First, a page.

The Top Storylines for the Boston Bruins' Western Canada Road Trip
One player will pay his first visit to one building since he finished percolating regular memories in the arena as a home competitor. Later, a multitude of players will pay a long-awaited visit to another building for the first time since using that arena to concoct the presumed No. 1 on-ice memory of their respective careers.
In between, one member of that historic team will act as Boston’s host for the first time since parting with his old employers via free agency.
There will be a reason beyond the boards and box scores to build up to Boston’s engagements with the Calgary Flames, Edmonton Oilers and Vancouver Canucks. Click along for more details on each side story.
Tuesday: Captain Jarome Iginla Comes Home to Calgary
Granted, this figures to bear more of a direct appeal to Flames fans than anybody else. Even so, New Englanders who are at least out of high school are old enough to have their own memories to relate.
Not many stories of this nature come as close as this one does to when Ray Bourque dropped in on the FleetCenter in Colorado Avalanche attire on March 24, 2001. (Although, Daniel Alfredsson was an exceptional example just last week.)
Like Bourque in 1999-2000, Iginla was captaining a go-nowhere club in 2012-13 and still lacking a title to go with his multitude of other achievements. After a short and shortcoming attempt to address that craving in Pittsburgh, he pulled a reverse Bourque and signed with the Bruins for the sake of seeking a Stanley Cup.
The only drawback here is that it is the first installment of Boston’s excursion and will occur on a weeknight. It would have been more fitting if it happened on Saturday, when it could appear on CBC’s Hockey Night In Canada and a greater quantity of New Englanders would be able to tune in.
Regardless of how many viewers that this match musters in each market, the fact remains that the past and present lend extra appeal to both fanbases with an investment in the outcome. In turn, the other storylines that will follow in the other cities will be downhill by comparison.
Not to belittle those subsequent stories by any means. Speaking of which...
Thursday: Bruins Face Andrew Ference
An epitome of intangibles from the core group that brought the Bruins out of the basement and into the pool of Cup contenders, Andrew Ference shall face Boston for the first time as Edmonton’s new captain.
Once again, this game shoulders the disadvantage of taking place out West on a weeknight. In addition, the Ference sidebar will probably not appeal as much to the Oilers faithful as it will to Bruins followers.
Even so, for Ference’s old fans, it should function as an appetizer for the veteran blueliner’s Feb. 1 visit to TD Garden.
Among active forwards on Boston’s roster, only centers Patrice Bergeron and David Krejci remain from Ference’s first season with the Bruins in 2006-07. In turn, the sight of virtually any black-and-golder going into a corner as Ference’s adversary will be a strange, fascinating new visual for any viewers.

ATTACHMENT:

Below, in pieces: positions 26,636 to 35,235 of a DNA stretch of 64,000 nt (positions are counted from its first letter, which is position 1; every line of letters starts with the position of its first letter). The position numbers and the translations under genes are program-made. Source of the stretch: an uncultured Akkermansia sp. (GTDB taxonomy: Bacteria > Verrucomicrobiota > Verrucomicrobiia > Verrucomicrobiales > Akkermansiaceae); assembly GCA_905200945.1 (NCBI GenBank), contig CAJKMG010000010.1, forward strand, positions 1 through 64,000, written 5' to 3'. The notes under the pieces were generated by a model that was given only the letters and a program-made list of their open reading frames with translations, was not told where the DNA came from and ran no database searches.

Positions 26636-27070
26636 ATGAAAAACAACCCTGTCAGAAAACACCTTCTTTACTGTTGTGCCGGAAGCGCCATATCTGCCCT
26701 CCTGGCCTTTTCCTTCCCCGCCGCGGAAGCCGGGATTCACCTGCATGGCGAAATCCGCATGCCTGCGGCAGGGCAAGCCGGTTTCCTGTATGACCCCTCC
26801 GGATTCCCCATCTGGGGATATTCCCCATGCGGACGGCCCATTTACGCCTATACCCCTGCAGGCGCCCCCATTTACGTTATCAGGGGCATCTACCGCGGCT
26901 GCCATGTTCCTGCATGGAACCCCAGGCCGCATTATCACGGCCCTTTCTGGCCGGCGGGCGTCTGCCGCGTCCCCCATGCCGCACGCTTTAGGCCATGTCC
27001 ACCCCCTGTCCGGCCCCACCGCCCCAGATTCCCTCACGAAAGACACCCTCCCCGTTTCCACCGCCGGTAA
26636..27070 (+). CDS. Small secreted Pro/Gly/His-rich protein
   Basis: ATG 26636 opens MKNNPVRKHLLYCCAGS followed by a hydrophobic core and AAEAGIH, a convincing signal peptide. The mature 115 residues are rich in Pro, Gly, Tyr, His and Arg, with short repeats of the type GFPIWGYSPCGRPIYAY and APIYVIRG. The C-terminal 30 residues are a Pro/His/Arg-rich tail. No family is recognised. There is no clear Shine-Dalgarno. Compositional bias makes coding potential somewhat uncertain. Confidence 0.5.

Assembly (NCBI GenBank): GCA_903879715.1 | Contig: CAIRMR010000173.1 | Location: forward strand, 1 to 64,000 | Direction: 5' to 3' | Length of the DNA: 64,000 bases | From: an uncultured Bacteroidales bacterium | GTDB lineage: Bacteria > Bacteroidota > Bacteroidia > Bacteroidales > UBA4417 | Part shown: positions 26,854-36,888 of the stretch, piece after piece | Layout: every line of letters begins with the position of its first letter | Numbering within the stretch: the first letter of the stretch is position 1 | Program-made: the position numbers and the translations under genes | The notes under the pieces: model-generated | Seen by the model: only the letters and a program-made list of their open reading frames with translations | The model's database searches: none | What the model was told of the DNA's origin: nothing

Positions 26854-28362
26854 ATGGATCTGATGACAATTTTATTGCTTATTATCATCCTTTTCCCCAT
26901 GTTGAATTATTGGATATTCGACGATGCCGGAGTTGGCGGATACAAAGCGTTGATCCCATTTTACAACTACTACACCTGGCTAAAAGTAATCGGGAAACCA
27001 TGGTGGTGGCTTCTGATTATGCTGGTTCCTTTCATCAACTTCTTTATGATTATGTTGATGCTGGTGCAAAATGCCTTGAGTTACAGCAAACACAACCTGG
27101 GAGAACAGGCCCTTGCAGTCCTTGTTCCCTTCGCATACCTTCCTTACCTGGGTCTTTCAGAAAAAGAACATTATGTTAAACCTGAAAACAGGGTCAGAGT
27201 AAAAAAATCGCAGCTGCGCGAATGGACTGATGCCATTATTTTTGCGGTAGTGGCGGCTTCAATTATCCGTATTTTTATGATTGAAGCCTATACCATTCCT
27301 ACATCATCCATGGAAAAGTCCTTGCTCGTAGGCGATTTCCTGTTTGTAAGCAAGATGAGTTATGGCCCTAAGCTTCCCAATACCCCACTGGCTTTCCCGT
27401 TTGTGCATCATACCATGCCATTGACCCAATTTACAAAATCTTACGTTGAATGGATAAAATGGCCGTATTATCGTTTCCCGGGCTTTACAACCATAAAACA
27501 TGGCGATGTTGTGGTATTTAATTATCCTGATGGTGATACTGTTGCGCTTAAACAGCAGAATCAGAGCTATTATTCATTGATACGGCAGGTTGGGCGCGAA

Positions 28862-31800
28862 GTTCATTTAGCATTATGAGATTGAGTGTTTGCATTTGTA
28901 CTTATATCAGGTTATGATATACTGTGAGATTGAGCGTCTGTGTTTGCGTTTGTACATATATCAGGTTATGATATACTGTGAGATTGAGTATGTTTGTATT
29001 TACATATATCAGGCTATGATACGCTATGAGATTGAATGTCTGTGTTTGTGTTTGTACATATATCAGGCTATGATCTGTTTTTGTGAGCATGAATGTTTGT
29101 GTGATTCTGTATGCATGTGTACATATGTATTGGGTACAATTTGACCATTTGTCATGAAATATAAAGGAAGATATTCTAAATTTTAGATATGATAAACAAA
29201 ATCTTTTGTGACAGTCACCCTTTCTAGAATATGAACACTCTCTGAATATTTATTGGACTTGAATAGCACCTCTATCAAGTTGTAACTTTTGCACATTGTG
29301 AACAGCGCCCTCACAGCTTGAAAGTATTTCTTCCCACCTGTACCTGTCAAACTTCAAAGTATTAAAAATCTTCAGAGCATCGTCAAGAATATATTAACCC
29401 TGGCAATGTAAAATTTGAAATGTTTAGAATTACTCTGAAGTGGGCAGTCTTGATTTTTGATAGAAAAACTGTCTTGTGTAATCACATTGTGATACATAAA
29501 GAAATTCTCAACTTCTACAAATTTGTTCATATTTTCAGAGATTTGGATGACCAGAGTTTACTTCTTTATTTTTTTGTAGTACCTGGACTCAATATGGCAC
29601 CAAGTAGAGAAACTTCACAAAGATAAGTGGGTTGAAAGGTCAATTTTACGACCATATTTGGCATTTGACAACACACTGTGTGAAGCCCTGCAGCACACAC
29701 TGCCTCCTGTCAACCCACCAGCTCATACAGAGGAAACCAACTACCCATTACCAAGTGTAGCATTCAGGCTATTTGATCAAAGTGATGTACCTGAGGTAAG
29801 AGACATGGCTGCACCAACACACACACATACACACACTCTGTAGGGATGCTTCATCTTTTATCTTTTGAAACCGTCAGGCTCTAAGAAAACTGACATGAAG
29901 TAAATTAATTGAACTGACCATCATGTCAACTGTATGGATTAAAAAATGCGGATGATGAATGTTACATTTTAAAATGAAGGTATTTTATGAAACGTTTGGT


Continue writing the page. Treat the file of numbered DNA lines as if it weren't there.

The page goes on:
Besides renewing past acquaintances, the Bruins will also wage their first confrontation with Nail Yakupov, the No. 1 draft pick from 2012. In a strange twist, this comes two months after they first faced off with 2013’s top selection, Nathan MacKinnon of Colorado.
Yakupov and a multitude of still relatively unripe high-end strikers ought to make for a few interesting matchups with the various first- or second-year NHLers on Boston’s blue line. One side features Taylor Hall and Ryan Nugent-Hopkins, while the other will have either some or all of Matt Bartkowski, Dougie Hamilton, Torey Krug and Kevan Miller.
Saturday: Back In B.C.
Fans of either team―and any interested observers, for that matter―can blame whoever they blame for the 2012 lockout for lessening the luster of this matchup.
Had last year’s schedule gone as originally slated, the Bruins would have visited Vancouver on Dec. 29, 2012. That would have marked their first contest at Rogers Arena since clinching the Cup there in Game 7 on June 15, 2011.
Instead, by Saturday night’s faceoff, almost exactly two-and-a-half years will have elapsed since then. It will have been nearly two full years, rather than one, since the only other rematch between these franchises, who battled in Boston on Jan. 7, 2012.
In that interim, one-half of the memorable goaltending card from that 2011 championship bout has gone to the Florida Panthers. One-half of the head coaching matchup is now serving the same role for the New York Rangers.
For those reasons, particularly the fact that Tim Thomas’ laps with the Conn Smythe Trophy constitute his last twirls in Boston attire on Vancouver ice, this will not be as compelling as it could have been.
With that said, not everything is lost as long as there are still some key holdovers on each side. That is the case as long as the losing franchise and fanbase still have yet to host another matchup at the scene of the crime.
If nothing else, this is the long-awaited and obligatory moment where each party puts the last stamp on the turning of the page. Vancouver’s insertion of head coach John Tortorella could even offer the matchup a second wind of intensity.